Disruption ahead for the gold market?

Ned Naylor-Leyland, Head of Gold & Silver, discusses recent market dynamics for monetary metals and the potential impact to the gold market from new Basel 3 regulatory rules.


Gold had its worst month in four years in June and is almost the same price as it was a year ago. That seems somewhat counterintuitive given all that the central banks have done in the interim. Last year, starting around September, gold and silver began a big move as the market became obsessed with the pace at which rates could be raised rather than cut, and with the determined view that inflation is transitory and not permanent. Those two issues are still very pertinent today and potentially bullish for gold.


Another issue we have been watching closely is the changes to Basel 3 global financial regulations and their potential impact on the gold market. The new rules, which take effect in January, will raise the long-term funding requirement against gold trading to 85% from the current 50%.


The world’s central banks are fully allocated to gold because they hold the physical metal in their reserves and in many cases have repatriated their gold ahead of this change. But most daily trading of gold takes place in the unallocated, or over the counter, market in London. Unallocated gold is digital or paper exposure to the price of the metal.




The bullion banking system which operates this market is now being told that by January next year they are going to have to fully allocate with physical gold or close those positions down. The LBMA, or the London Bullion Market Association, which represents the bullion banks in London, is up in arms about the changes and pleading for clemency, but they will not get it because the period to challenge the changes has passed.


If you are a customer of a bank and you own unallocated or paper gold and you get closed out, you are going to seek physical gold. The bullion banks that sell unallocated gold are going to have add real gold to their reserves. Also, central banks such as Bolivia’s leased gold to the bullion market so in some cases physical gold was double counted. This practice will stop with the new rules.


We think there is a chance of material disruption to the bullion system due to the Basel 3 changes, and that is something we are watching closely.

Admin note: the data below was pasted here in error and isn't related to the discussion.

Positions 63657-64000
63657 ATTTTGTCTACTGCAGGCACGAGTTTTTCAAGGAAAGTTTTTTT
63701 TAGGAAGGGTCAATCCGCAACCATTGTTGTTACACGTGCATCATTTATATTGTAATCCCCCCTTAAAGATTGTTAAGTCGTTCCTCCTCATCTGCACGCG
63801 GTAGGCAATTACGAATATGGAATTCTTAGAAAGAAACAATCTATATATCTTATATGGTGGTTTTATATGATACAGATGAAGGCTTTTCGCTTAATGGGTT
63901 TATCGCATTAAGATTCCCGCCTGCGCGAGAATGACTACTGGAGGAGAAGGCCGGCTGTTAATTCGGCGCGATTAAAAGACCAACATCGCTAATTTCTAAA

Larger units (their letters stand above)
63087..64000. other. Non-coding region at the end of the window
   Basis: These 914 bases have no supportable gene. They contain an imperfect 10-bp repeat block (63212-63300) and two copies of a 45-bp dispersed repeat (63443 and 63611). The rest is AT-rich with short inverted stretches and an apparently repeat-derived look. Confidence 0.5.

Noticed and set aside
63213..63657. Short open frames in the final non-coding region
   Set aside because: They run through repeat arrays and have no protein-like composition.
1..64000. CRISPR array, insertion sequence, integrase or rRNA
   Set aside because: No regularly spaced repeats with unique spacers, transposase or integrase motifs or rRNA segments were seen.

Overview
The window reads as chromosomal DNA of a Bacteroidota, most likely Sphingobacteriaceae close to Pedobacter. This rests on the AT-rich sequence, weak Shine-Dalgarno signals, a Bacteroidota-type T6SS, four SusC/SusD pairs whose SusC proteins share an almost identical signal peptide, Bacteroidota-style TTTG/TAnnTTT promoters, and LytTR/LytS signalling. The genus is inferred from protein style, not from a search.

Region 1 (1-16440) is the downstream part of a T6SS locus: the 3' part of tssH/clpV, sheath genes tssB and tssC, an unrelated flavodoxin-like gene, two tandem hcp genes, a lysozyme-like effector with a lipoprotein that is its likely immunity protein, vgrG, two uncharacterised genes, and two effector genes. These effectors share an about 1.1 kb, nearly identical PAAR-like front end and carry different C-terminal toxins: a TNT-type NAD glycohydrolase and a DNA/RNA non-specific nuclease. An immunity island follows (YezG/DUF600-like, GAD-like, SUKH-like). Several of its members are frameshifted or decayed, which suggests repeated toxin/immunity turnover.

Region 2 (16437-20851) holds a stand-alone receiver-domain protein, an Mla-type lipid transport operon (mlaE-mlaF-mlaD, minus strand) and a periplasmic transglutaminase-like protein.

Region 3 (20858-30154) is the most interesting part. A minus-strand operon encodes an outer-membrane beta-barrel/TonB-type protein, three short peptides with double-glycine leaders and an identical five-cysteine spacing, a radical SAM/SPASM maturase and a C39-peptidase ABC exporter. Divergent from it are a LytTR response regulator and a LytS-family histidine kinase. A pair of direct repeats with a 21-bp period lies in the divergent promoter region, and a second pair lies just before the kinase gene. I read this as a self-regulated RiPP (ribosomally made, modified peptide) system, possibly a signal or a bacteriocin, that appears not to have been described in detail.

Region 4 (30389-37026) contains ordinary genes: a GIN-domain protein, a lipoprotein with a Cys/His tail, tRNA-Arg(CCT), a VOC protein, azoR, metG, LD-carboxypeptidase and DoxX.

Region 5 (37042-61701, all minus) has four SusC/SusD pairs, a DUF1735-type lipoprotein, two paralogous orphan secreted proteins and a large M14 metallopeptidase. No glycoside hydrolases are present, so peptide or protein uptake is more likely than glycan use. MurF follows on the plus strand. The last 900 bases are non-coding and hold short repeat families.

EM debt will stay very attractive even if Treasury yields rise

Alejandro di Bernardo, Credit Analyst, Fixed Income, says EMD is now at the cheapest it has been versus US credit in the last five years, adjusted by rating.


There was strong performance in emerging market debt last month on the back of lower Treasury yields, although emerging market debt didn’t pick up as much as US high yield, given the strong dollar performance in the latter part of the month. When we look at spreads in emerging market high yield, which are around 100bps over US high yield, we can see space for emerging markets to catch up with developed markets.


Recent events in Latin America included Colombia being downgraded to BB+ from BBB, which was highly anticipated by the market and so didn’t result in a significant sell-off in Colombian bonds. They are now 50bps inside Brazilian bonds which is arguably fair given Colombia’s better fundamentals.


Elsewhere, Argentina avoided default by paying $430 million to the Paris Club. One of the things we are watching there are local polls ahead of mid-term elections to spot any shift in politics. In Peru, meanwhile, Castillo won the presidential run-off and the market is pricing in a pragmatic government. We are more cautious, especially for the mining sector, as the tail risk is significant and in our view is not reflected in valuations.


Overall, our preference in emerging market debt continues to be for short duration high yield bonds. Developed market spreads are reaching levels last seen before the 2008 crisis. If we adjust by rating, emerging market debt is now at the cheapest it has been versus US credit in the last five years, so we think it continues to be a very attractive asset class even if we see higher Treasury yields.

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